logo logo

Iurii Vladimirovich Andropov

Iurii Andropov, USSR Politician, state security official.

Background

  • Andropov, Iurii was born on June 15, 1914 in the village of Nagutskaia near Stavropol. Son of a railway worker.

  • Education

    • Graduated from the Rybinsk Technical School for Waterway Transport.

    Career

    • Worked as a telegraph worker, film projectionist, seaman, 1930-1932. Education at Petrozavodsk University interrupted during World War II. Komsomol activist at a shipyard. Joined the Communist Party in 1939.

      Secretary, then 1st Secretary of the Central Committee of the Karelian Komsomol during World War II. Probably already then connected with the security services since he did not serve at the front but was involved with the control of partisans in Karelia (normally the task of the security organs). 1st Secretary of Petrozavodsk City Committee, 1944-1947. 2nd Secretary of the Central Committee of the Karelian CP, 1947-1951.

      USSR Ambassador to Hungary, 1953-1957, superv ised the crushing of the Hungarian uprising in 1956. Thereafter Chief of the Central Committee Liaison Department for Communist and Workers’ Parties of Socialist Countries, 1957-1967. From 1962 member of the Foreign Affairs Committee of the USSR Supreme Soviet.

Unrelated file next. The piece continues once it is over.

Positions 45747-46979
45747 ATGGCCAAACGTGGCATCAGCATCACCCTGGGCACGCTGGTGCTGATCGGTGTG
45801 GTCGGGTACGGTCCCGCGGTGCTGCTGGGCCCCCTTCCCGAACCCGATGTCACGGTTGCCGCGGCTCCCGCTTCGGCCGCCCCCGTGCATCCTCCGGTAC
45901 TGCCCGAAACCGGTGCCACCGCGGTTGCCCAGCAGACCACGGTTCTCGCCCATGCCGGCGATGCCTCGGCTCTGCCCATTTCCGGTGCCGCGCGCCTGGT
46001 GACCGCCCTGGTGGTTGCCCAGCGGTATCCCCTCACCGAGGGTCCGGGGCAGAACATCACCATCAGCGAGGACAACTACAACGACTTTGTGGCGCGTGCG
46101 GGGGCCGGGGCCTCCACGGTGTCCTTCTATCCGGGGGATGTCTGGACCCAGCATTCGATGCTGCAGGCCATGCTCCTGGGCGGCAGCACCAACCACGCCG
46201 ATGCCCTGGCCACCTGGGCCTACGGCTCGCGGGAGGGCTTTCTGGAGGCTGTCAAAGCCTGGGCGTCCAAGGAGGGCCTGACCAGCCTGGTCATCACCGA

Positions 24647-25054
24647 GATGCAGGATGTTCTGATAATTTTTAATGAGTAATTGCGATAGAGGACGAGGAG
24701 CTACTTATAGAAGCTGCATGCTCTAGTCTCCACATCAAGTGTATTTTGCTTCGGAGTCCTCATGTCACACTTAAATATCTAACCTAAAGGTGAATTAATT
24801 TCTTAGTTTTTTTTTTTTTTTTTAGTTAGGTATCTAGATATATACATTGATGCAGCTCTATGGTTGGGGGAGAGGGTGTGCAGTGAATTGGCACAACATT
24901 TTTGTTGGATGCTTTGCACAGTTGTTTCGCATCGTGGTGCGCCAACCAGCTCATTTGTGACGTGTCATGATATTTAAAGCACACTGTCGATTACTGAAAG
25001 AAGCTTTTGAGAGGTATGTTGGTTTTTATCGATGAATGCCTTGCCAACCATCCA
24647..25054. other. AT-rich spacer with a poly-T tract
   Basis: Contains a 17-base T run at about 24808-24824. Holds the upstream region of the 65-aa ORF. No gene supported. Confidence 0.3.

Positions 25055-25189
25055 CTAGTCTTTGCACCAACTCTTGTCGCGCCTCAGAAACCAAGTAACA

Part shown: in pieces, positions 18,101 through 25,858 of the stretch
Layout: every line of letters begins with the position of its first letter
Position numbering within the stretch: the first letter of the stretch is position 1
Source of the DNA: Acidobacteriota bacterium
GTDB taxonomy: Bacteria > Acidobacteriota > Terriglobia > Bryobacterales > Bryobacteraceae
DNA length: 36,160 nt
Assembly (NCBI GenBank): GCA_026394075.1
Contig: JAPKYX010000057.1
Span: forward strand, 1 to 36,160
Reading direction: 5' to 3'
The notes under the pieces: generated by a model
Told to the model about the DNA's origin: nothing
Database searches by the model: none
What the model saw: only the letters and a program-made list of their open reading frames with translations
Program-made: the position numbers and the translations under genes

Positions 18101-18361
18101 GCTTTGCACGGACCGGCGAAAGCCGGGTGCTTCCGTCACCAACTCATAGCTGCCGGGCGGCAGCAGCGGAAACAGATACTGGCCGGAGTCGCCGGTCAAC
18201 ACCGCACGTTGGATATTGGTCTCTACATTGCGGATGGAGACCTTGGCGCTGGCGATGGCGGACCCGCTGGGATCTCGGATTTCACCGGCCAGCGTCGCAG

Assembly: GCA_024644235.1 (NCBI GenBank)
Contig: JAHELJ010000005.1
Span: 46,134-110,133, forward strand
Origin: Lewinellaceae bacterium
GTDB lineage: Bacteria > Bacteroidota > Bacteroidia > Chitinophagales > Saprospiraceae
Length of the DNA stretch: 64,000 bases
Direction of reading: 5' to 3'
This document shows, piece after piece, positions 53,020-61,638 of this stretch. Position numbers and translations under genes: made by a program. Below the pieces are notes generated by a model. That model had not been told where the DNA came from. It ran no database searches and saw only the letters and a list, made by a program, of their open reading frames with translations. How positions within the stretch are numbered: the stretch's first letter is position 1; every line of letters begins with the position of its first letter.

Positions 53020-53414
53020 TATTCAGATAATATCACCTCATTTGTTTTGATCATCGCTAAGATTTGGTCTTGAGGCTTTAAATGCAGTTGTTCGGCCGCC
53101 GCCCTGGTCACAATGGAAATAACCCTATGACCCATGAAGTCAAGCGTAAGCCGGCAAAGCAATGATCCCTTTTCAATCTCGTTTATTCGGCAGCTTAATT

1962-1967. Member of the Central Committee from 1961. Secretary of the Central Committee, 1962-1967. Chairman of the State Security Committee (Head of the Committee for State Security), 1967-1982.

      Elected successor to Brezhnev as General Secretary of the Central Committee in 1982, aged 68. Under his mle the Committee for State Security systematically silenced human rights activists including Dr. Andrei Sakharov. The use of psychiatry for political purposes was widely introduced.

      International terrorism received Committee for State Security support. Terrorist acts committed abroad were linked by observers to the Committee for State Security (Markov’s murder in London, the shooting of Pope John Paul II in Rome, etc). Considered highly intelligent, knew some English and had a taste for art collecting.

      In September 1977 went on Soviet TV to give his opinion on dissidents, an unprecedented step for a Committee for State Security chief. During his rule as General Secretary of the Communist Party of the Soviet Union tried to fight the entrenched Brezhnevites in the Central Ctte. and introduced some economic reforms but without much success. Contracted a kidney disease which was kept secret and described as a cold.

      Never recovered and after a long illness died in Moscow.

    Religion

    Religion divides people, and is a cause of numerous wars and conflicts throughout the human history.

    Views

    The emphasis on peaceful coexistence doesn’t mean that the Soviet Union accepted a static world with clear lines. Socialism is inevitable and the "correlations of forces" were moving towards socialism.

    See on larger map
    Died February 9, 1984
    (aged 69)
    Nationality